The induction programme I led at St. Mary’s Catholic Academy was first rate due to the contribution of many experienced and knowledgeable staff. The people who experienced it were very positive and hugely grateful but with the benefit of 20/20 hindsight we definitely missed a trick. This year we will be getting alongside our new teachers in their classes for 20 minutes a week, every week to help them develop their practice. You can bet behaviour management will be top of the list, it was always thus. Working with new staff is an absolute pleasure and there are a whole series of strategies which can be taught in sixty seconds, modelled and then perfected over time. These include “walking tall” by which I mean be confident and assertive, but never aggressive, convince yourself that each of your classes will behave and then work towards it. Show a genuine concern for the children in your class, know their names, a bit about their lives and start to build the teacher pupil relationship which is the best long term behaviour management strategy I know. Use the school’s behaviour management system, don’t work where there isn’t one, including support from line managers and senior staff to good effect – not too much nor too little but seek to take increasing responsibility over time. Don’t suffer in silence. We’ve all had a nightmare lesson and on occasion days to be forgotten but these decrease over time.
(Click the Image Above if Y0u’d Like to Read More about our Behaviour Policy)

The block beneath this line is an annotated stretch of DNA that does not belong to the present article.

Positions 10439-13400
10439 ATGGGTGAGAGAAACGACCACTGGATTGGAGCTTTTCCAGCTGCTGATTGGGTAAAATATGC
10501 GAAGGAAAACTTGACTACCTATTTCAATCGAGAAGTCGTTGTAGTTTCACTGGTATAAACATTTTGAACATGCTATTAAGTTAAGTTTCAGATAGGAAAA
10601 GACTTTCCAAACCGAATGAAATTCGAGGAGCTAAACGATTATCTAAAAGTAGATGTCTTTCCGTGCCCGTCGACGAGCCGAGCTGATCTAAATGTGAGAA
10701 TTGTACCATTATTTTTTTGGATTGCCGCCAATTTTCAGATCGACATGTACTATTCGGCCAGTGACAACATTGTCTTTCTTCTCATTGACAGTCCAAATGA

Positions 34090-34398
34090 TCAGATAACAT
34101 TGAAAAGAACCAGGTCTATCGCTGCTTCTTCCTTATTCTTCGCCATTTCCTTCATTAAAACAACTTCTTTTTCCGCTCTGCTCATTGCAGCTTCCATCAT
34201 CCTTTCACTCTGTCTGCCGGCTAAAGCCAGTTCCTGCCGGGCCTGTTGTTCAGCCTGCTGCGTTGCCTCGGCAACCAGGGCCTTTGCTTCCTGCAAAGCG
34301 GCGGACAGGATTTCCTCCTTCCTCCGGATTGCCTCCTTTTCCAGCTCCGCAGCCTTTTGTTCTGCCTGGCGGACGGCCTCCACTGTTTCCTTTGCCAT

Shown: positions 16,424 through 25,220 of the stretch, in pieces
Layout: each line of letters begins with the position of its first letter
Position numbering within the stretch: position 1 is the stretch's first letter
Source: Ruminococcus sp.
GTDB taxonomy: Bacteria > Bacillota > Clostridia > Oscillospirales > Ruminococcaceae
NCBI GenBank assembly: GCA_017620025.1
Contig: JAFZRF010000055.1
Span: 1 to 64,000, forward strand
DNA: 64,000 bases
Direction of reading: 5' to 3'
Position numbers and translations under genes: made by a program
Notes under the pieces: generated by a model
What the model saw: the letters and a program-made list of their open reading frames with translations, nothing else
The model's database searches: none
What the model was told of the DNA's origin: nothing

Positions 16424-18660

Children can’t learn in chaotic class rooms. Fortunately the extreme cases of discipline we hear about on the news are few and far between though even one is one too many. The more frequent issue is the low level lesson by lesson, day in and day out low level disruption which wears teachers, children and parents down. Teachers’ obsession with discipline is possibly out of a reality in which the level of discipline, in the school or class room, has arguably the biggest impact on the quality of our daily lives, working environment and well-being. It is often cited as a reason why teachers, young and old, decide to quit the profession. Students may well feel the same about the impact of behaviour on their working day.
One parent once said to me, “You can’t fart in this place without getting into trouble”. If I had been a bit more quick witted I would have retorted, “And that’s the way I like it”. I’m not alone in wanting, expecting and insisting on good behaviour. Anything we can collectively do about improving behaviour is fine by me. I wish Tom Bennett and his new working group every success but its teachers and school leaders who will really make the difference. Great behaviour requires a team approach, we all have a contribution to make.